Wish me luck.

Day One Off to a Rocky Start

Couldn’t sleep last night. I was really fired up by this new idea. This new approach to life. I kept imagining this totally different person who likes people and who people like in return. Like the guy who sits next to you on an airplane and by the end of the trip you’re invited to his family reunion.

So at first I was too excited to sleep, thinking about this new me and how much I liked the idea of him. [singlepic id=4 w=320 h=240 float=right]But then of course my mind shifted to the work involved in getting from here to there. How exactly am I going to pull this off? What am I going to say to all these people? So then I couldn’t sleep because I was getting nervous about the project. What if I fail?

One good thing about not sleeping all night was that I think I narrowed down the types of things to say to strangers–the ice breakers–to (1) compliments; (2) observations; and (3) small talk.

I figured who doesn’t like to hear something nice from a stranger? If someone passed me in the street and said, “Hey, nice shirt!” I’d probably be pretty happy. Or at least smile.

Observations would have to be contextual. Like if I was waiting in line at Subway, I could be like, “Whoa, look at that Jared poster. I wonder if he ever could have imagined that eating some turkey sandwiches would become his life’s career.” I have to try to avoid sounding like Seinfeld here, but I think I could pull it off.

Small talk is I think the backup plan if I can’t think of anything. People actually don’t mind talking about the weather. Too bad it’s always the same in L.A. or else I could be the guy who says, “Hot enough for you?”

Anyway, armed with a plan, or at least a few ideas, I called my friend Paul. (Didn’t mean to give you the impression that I have no friends in my last post. Paul and I went to high school together back east. We weren’t really friends back then, but we hang out sometimes now because, I don’t know, we went to high school together.)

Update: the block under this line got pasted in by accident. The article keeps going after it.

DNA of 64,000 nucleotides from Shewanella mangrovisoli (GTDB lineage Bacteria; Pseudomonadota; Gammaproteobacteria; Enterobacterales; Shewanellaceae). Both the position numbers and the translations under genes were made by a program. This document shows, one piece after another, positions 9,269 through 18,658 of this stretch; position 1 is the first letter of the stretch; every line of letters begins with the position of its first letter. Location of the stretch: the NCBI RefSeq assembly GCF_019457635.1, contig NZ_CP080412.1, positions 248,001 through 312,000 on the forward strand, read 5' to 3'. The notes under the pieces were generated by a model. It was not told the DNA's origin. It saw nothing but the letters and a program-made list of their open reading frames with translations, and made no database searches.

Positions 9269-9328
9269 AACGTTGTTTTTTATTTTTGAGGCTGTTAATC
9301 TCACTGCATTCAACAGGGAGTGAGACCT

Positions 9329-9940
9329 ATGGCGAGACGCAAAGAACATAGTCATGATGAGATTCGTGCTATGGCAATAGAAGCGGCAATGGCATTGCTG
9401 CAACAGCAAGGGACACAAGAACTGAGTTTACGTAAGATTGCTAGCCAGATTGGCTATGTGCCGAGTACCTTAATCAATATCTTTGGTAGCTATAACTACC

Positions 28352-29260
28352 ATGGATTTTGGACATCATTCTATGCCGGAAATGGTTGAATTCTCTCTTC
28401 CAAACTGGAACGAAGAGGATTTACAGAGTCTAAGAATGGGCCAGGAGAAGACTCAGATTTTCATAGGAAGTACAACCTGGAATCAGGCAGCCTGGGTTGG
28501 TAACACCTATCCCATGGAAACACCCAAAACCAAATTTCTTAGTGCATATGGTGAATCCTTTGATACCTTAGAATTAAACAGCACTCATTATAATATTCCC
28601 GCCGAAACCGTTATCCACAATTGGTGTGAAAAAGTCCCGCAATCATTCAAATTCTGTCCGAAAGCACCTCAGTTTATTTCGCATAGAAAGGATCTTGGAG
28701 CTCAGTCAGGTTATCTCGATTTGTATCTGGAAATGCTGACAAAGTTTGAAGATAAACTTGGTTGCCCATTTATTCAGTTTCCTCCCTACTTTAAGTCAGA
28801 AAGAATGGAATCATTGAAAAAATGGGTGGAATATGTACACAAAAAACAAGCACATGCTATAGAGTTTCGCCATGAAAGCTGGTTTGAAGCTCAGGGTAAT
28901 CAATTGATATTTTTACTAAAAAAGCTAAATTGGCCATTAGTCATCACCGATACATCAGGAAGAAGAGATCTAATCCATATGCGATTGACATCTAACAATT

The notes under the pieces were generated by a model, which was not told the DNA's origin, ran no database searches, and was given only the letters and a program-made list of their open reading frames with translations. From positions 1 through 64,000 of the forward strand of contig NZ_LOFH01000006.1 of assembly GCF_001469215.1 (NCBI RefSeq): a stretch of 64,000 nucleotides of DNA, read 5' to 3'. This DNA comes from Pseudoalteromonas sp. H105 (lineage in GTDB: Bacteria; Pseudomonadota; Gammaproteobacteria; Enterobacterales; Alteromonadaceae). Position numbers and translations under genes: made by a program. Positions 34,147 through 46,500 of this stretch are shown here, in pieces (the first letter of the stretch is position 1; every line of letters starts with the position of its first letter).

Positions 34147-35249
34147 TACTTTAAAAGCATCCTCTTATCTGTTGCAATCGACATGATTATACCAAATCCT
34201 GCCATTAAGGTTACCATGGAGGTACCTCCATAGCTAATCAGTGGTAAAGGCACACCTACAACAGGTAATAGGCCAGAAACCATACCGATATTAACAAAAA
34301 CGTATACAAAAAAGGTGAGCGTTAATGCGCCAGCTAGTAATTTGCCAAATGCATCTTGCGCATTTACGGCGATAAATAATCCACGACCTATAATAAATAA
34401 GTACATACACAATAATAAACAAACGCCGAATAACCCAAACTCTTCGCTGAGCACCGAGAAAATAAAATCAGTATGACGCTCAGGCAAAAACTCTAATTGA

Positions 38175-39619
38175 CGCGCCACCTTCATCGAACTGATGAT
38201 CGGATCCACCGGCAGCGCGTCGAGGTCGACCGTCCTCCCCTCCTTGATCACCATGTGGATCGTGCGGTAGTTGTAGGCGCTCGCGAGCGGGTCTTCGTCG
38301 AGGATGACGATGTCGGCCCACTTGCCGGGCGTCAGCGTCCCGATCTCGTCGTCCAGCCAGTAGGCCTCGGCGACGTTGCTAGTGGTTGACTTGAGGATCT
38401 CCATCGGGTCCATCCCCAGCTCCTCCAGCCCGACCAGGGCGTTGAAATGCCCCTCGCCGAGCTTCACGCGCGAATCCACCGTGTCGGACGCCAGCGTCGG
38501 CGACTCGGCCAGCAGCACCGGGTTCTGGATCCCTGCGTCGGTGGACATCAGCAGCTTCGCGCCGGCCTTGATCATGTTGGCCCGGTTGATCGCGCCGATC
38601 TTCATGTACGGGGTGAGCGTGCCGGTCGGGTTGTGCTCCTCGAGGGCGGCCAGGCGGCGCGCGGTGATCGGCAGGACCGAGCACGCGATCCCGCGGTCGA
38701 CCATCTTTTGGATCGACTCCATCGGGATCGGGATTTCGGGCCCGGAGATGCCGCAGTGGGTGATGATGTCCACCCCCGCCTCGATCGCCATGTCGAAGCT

Anyway, I needed to tell someone about the Project and so we met up for lunch at the R&D Cafe on Montana. I got there early but I didn’t have any change for the meter. I asked the hostess if I could get change and she told me to get it from the bartender.

I went over to the bartender who was only a couple feet away. She had already heard that I needed change so she just looked up at me and asked how much I needed.

But in that second that she looked up, I saw these piercing blue eyes. Not the dull slate-blue kind, but the bright, deep blue kind that look like crystals. Or gemstones.

I’m not saying that it was like I was suddenly staring at a supermodel. Or that I was transfixed or dazed. She was pretty but it’s not like she was a model or anything. I’m just saying she had really nice eyes.

So, fueled by my new approach to life, I made an instant executive decision to say something. You know, talk to strangers.

So I just said what I was thinking. I said, “Wow, you have really pretty eyes!”

Her reaction was not what I had hoped for. She just kind of looked away and muttered, “Uh, thanks.” Like I was creeping her out. She gave me the quarters and I left.

On the way back to the parking meter, I started to turn red, getting embarrassed. How had I screwed up on my very first attempt? My mind was racing. Am I actually a creepy guy? I was totally not hitting on her. I wasn’t trying to get her phone number or using some line. It was an honest reaction. An excited utterance. I was just trying to say something nice. How could she have taken it differently?

I got all self conscious. Like I’m not good enough looking to compliment a pretty girl.

I went back in, avoided the bartender, and sat down. When Paul showed up I explained the whole Project and how I totally failed on my very first sentence.

Then he said something that really made sense. His theory was that pretty girls get hit on all the time. People are always complimenting them. Especially hot bartenders whose job it is to constantly talk to guys. So complimenting her on the way she looks was the wrong thing to say.

If I had said, “Wow, you’re really good at juggling,” (in this scenario she’s juggling something) she would have been more receptive (at least according to Paul). In other words, it’s okay to compliment hot girls, but just not on their hotness.

It makes sense. It’s not like the hot girl did anything to be hot. And people like to be complimented on their actions or choices or cleverness, not their genes. I guess that’s why basketball players get annoyed if you say, “Wow, you’re really tall.”

So the lesson for today is: complimenting people is still a good and valid approach to talking to strangers. Even hot girls. But I have to be smarter and quicker or at least more observant to figure out what it is about this person that they actually had something to do with that’s worth complimenting.

Seems like a lot of work but I still think I’m up for the challenge.

P.S. Paul thinks the Project is a great idea.

Back to Work and Elevator Girl

It’s Monday and I’m back at work. I’m a little gun-shy after Miss Blue Eyes made me feel like a pervert. But I’m still committed to this.